Never miss a word of photo: get French Word-A-Day delivered by email, here. Pictured: our daughter, Jackie, at the écurie, where today's story takes place... By the way, is anybody else as terrified by horses as I am?
zone de confort (zown deuh kohn fohr)
: comfort zone
sortir de votre zone de confort = move out of your comfort zone
oser quitter votre zone de confort = dare to leave your comfort zone
The classic Bescherelle, the complete guide to French verb conjugation. Read the 5 star reviews, and order, here.
A Day in a French Life... by Kristin Espinasse
Out of One's Comfort Zone
At the horse stables where my daughter has her riding lesson, Jules and I are sitting on the freshly-mowed pelouse. Mom is wearing her bubblegum-blue poncho and her panama hat with the red silk roses. She has spread out her Mexican tapis, the bright blue one with all the giant red fish, making our trespass even more conspicuous.
I try to hold my tongue, after all, I have recited enough rules for the day (earlier, in the village of Tulette, I noticed Mom making a beeline toward the café, where two Moroccan men sat smoking. "Let's not talk to anyone!" I suggested, not wanting to get involved in another names-and-telephone-numbers exchange. Mom indicated she wouldn't, but eventually, mon adorable chipie de maman, left me at the table in order to chat with the shopkeepers, making friends and appointments as she went...)
Back on the grass at the stables, I spoke: "This isn't such a good idea," I said, of the blanket and the feather oreillers that Mom had dragged out to the lawn beside the horse arena. "In France people don't lie on the grass!"
Mom's response was to rap on the feather pillow, ordering me to take a seat! Next, like a starfish, she threw out her arms and legs, fell back on the pillow, and sky-gazed. "AHHHHHH!"
My back toward the barn and to the riders who were surely reporting us, I sat there, crookedly, unwilling to relax into the comfortable pillow beside me. Leaning sharply on my elbow, my eyes scanned the horse park, where I began questioning the quality of grass....
Perhaps different grass has different rules? I wondered. This grass here, with its wheat tones and dry patches... was different, wasn't it?, from Paris Luxembourg Gardens grass. There, you wouldn't dare relax (...or have the pelouse police on your back!).
My elbow grew sore and my back, at such a crooked angle, tired... along with my rules and resolutions. "Go ahead. Lie back!" Mom suggested, eager to share the world from her eyes-to-the-sky perspective.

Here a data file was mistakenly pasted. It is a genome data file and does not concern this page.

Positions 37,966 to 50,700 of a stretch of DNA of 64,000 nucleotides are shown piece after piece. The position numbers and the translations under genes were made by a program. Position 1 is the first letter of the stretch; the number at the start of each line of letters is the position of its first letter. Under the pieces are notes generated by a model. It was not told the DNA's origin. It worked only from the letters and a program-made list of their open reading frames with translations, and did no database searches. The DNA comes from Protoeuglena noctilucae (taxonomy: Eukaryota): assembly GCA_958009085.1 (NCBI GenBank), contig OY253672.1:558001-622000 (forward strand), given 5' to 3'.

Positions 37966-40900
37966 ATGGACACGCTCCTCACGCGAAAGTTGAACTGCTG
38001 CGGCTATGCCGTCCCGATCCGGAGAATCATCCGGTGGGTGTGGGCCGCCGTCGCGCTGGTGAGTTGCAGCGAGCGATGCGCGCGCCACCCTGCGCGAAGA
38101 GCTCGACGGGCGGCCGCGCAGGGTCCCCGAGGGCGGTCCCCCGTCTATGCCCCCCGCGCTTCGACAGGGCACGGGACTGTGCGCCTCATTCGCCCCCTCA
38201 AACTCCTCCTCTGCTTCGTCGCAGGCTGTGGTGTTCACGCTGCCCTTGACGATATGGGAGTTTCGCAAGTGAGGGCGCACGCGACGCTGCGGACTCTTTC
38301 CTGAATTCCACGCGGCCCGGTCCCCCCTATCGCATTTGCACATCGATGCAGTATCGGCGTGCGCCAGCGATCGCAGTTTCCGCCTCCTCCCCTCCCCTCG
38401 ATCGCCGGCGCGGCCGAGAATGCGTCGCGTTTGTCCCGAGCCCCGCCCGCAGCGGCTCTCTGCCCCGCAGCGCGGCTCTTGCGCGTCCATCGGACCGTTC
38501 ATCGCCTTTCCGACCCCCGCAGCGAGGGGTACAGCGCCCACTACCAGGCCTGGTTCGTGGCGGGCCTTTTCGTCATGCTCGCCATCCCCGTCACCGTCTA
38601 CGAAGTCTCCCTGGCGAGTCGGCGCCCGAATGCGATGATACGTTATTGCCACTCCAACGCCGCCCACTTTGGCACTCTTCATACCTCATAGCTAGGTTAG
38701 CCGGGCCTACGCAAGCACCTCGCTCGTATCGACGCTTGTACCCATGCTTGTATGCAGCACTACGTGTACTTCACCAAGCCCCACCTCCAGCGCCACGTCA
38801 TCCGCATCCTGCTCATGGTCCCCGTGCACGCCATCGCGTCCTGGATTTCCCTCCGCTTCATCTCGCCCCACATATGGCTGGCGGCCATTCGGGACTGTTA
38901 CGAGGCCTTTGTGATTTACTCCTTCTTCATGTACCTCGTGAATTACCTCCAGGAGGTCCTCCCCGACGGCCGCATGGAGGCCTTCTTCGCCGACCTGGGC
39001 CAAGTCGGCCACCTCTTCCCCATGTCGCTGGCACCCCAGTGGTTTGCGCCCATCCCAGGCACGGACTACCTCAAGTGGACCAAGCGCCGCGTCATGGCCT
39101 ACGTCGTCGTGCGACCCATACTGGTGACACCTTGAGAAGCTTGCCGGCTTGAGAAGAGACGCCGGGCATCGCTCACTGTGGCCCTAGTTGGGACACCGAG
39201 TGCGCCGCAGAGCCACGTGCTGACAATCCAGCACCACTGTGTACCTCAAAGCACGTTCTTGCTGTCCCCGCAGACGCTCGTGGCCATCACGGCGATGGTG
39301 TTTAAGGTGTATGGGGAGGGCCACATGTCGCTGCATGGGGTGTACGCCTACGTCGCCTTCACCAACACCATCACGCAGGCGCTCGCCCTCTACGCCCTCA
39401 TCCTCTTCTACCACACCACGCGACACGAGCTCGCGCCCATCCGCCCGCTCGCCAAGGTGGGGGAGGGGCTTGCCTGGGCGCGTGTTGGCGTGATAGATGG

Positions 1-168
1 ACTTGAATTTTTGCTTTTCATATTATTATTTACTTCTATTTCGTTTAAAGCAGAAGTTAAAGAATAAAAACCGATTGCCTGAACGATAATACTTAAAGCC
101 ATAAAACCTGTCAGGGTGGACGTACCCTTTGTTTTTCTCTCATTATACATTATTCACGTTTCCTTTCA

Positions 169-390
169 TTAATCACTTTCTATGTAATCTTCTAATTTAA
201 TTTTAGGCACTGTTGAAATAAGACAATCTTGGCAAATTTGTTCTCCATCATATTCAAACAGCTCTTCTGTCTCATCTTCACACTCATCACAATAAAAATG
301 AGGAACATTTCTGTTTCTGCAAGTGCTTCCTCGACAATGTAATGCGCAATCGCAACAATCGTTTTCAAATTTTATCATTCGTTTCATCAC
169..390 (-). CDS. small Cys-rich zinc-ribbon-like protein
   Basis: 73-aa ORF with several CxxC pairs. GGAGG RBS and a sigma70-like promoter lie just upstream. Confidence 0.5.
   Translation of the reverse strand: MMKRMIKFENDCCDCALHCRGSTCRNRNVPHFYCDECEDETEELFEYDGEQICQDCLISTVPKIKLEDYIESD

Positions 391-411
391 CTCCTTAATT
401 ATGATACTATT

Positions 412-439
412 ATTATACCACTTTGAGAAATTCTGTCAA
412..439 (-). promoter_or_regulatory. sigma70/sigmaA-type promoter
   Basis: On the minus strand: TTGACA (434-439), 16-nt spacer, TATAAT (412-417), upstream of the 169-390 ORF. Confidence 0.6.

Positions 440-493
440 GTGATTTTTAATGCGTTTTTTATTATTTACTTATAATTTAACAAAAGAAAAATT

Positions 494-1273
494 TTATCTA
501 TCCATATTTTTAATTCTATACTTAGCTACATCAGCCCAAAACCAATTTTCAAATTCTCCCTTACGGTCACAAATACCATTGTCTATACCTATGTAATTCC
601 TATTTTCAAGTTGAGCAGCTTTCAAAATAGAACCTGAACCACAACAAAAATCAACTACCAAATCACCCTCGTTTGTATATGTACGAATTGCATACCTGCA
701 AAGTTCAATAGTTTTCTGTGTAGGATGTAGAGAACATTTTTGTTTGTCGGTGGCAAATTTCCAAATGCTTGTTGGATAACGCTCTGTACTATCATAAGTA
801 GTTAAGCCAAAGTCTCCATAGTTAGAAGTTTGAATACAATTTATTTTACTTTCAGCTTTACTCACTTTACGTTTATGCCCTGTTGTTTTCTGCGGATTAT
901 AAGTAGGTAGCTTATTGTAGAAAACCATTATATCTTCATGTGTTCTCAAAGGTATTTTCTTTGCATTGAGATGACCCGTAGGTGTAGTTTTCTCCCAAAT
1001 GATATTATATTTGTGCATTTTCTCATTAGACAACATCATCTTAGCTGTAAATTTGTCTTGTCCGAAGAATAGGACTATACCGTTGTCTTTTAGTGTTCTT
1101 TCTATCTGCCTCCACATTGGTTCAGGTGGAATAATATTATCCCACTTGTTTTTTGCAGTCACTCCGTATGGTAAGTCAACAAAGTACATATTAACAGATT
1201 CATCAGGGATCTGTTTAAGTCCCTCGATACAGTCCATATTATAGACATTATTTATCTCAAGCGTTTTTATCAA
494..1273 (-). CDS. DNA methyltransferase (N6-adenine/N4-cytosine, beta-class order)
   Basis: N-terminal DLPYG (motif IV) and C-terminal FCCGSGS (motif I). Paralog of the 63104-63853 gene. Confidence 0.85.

When my head hit the pillow the first thing I noticed were the leaves in the tree above me. SUCH GREEN LEAVES! With the sun shining down through them, the tips were saturated with color.
The feuilles, shaped like giant outstretched hands, waved in the breeze, capturing all of my attention so that when the stable-owner marched up and towered over me, I could not see her for the tree leaves!
I scrambled to a seated position in time to be read my rights. Surely we were in trouble for suffocating the grass!
But, instead of a reprimand, all I heard were these inviting words: Profitez, mesdames, de cette magnifique journée. With that, the stable owner slipped by, a smile and kindness still sparkling in her eyes.
Let's create a fun list together....
100 (or so) Ways to Step Out of Your Comfort Zone!
I'll begin - with a few goals of my own:
2. Go on a solo road trip
3. Give a talk at a library (or a school), sharing an idea or a hobby
4. Plant bird-of-paradise next to your mailbox
5. Stop the car next time something catches your eye (like the lady who sat out in front of her home, knitting)
6. Paint happy stars on a door, chez vous!
7. Tuck wildflowers into your hatband
8. Write a 40-page novel... for your eyes only and just for fun!
une écurie = horse stable
la pelouse (also le gazon) = grass
le tapis = rug
la chipie (pronounced "she-pee") = rascal, little devil
mon adorable chipie de maman = my lively, mischievious, light-hearted and charming Mom
un oreiller = pillow
la feuille = leaf
Profitez, mesdames, de cette magnifique journée = Seize and enjoy this magnificent day!
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A Message from Kristi on this blog's 19th anniversary
Thank you for reading this language journal. In 2002 I left my job at a vineyard and became self-employed in France. "French Word-A-Day" has been my full-time occupation ever since. Ongoing support from readers like you helps keep this site ad-free and allows me to focus on writing. My wish is to continue creating posts that are educational, insightful, and heart-warming. If my work has touched you in any way, please consider supporting it via a blog donation.
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